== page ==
Out of sorts against Japan, dropped for the Samoa encounter, Du Plessis is back in the starting lineup but there is a feeling that he could be playing for his place.
Adriaan Strauss was excellent against Samoa and Schalk Brits was very good off the bench. Du Plessis needs to fire because when he is on song, there is no better hooker in world rugby.
But he has looked an unhappy tourist for much of the campaign, and his one performance, while laced with moments of brilliance, was largely uninspiring.
Without the injured Victor Matfield and Jean de Villiers the team needs its leaders and experienced players to stand up. Du Plessis could be the touch paper that lights the pack and draws another fiery performance from them. Against a primed Scotland he needs to rediscover his mojo.
This is only the second World Cup meeting between the sides and the 26th in total. On paper the Boks should win. But on paper they should have beaten Japan.
The Boks showed that when they stick to a tactical plan as they did against Samoa and their big ball carriers give them momentum, opponents will struggle to match them because of the intensity they bring on the gainline.
Scotland, under New Zealand coach Vern Cotter, are incredibly well drilled and their defensive wall will not crumble easily. It will take an hour of continual Bok bombardment to reap rewards.
This match will not be won in the first hour, but it could be lost if the Springboks are not completely engaged both physically and mentally and allow Scotland to stay in the game.
Cotter made 10 changes to the team that beat the USA last Sunday while Bok coach Heyneke Meyer has made only three changes — two of them enforced.
Lood de Jager replaces Matfield at lock and Jesse Kriel takes over from De Villiers in the midfield with Du Plessis at hooker completing the shuffling.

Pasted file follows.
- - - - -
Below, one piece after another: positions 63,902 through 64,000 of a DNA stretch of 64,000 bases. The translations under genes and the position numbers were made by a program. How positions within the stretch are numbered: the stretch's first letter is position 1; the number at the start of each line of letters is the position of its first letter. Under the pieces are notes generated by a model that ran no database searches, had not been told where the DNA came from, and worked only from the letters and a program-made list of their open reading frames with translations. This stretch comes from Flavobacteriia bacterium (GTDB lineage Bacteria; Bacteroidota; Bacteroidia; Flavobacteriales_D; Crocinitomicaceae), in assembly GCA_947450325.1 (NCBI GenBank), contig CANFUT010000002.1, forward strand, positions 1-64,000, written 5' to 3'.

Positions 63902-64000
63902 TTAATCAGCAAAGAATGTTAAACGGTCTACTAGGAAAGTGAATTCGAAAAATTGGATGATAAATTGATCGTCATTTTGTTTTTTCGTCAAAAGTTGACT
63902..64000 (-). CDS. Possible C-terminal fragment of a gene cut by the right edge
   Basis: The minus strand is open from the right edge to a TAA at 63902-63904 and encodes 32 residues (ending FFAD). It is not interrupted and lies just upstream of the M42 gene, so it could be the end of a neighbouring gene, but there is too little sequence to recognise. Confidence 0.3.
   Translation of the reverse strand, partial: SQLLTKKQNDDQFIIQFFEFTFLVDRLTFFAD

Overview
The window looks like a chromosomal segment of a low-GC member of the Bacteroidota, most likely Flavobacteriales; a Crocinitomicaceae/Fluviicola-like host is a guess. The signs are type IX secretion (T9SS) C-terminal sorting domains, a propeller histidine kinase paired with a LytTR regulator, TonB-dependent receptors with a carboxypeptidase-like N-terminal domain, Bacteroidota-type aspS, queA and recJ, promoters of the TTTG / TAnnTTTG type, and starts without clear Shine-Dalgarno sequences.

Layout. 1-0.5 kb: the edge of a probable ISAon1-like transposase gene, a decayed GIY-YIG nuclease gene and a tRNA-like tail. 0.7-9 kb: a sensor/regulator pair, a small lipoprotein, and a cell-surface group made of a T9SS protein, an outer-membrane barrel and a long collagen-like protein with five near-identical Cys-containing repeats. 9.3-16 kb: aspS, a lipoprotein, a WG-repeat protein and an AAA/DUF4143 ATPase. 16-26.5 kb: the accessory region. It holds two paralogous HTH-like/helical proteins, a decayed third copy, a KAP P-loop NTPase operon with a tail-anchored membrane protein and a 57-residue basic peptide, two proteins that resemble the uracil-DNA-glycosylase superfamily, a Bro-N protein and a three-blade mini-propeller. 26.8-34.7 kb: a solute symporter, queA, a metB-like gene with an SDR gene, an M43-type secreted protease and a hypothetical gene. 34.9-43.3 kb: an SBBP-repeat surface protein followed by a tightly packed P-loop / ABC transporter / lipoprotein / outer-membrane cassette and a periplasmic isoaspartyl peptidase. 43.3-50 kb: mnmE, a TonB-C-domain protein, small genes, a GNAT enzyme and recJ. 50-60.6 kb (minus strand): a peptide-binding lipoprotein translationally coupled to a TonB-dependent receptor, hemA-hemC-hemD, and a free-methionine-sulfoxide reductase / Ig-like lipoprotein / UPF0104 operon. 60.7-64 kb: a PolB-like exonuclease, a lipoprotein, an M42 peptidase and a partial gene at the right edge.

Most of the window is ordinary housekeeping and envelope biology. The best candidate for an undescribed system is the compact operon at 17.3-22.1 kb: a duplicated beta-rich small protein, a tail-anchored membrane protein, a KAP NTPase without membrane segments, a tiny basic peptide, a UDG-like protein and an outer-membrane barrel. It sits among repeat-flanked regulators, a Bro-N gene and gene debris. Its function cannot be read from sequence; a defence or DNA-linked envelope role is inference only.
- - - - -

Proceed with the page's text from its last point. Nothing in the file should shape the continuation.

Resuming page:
Saturday’s match will be Scotland’s third in 10 days, which is why Cotter opted to rotate so many players. He has also packed the side with the most physically imposing players he has — which means starts for South African-born prop WP Nel and flank Josh Strauss.
“Everybody saw that SA lifted the intensity both in attack and defence last week,” Cotter said. “They went back to a game they’ve been playing over the past two years, which is about getting over the advantage line and then piling on pressure. They’ve got big powerful players as we know.
“Our team has been selected to compete with SA. This is our third game in 10 days, we’ve taken that into account. These players will be giving 100% of themselves. And it’s a team that will be competitive.
“We said we would need to use everyone and that’s the case now. It’s time to step up.”
Scotland captain Greig Laidlaw also warned about the Springboks’ physicality. “It’s going to be a hugely physical contest, a tough game,” he said. “They bounced back from defeat with a sound performance against Samoa. They blew a physical Samoan team off the park. We understand how tough the challenge is but it’s one we’re ready to take.”
Scotland has never beaten the Boks away from home, but Newcastle is as close to a home game as they will have at this World Cup.
The Scottish border is only a few kilometres away and St James’ Park stadium will be packed with the tartan army. This is essentially an away game for the Boks, and they will wear white for the match.
Hopefully it will not be a sign of them surrendering their World Cup campaign.
Fourie Du Preez has been given the captain’s armband ahead of the game, while Schalk Burger will serve as vice captain.
The Springboks almost certainly know now that a compatriot of theirs will anchor the starting Scottish scrum against them in the World Cup match at St James’ Park here on Saturday.
WP Nel, the stocky tighthead Scotland prop from the less than bright lights of Loeriesfontein, Northern Cape, will face his former mates. This would be interesting.
Meanwhile, former President Nelson Mandela will be honoured by the Scottish team before the commencement of the game.
The World Rugby will induct the fallen legend in the World Rugby Hall of Fame.
This was confirmed by the minister of sport Fikile Mbalula at the launch of Recreation Day in Pretoria, today.
“It’s not by coincident but also consistent that World Rugby decided to honour Nelson Mandela in Scotland which it’s biggest city Glasgow was the first to offer him its Freedom of the City,” says Mbalula.
Deputy Minister of Sport Gert Oosthuizen will be joined by former Springbok captain Francois Pienaar, at the ceremony in England.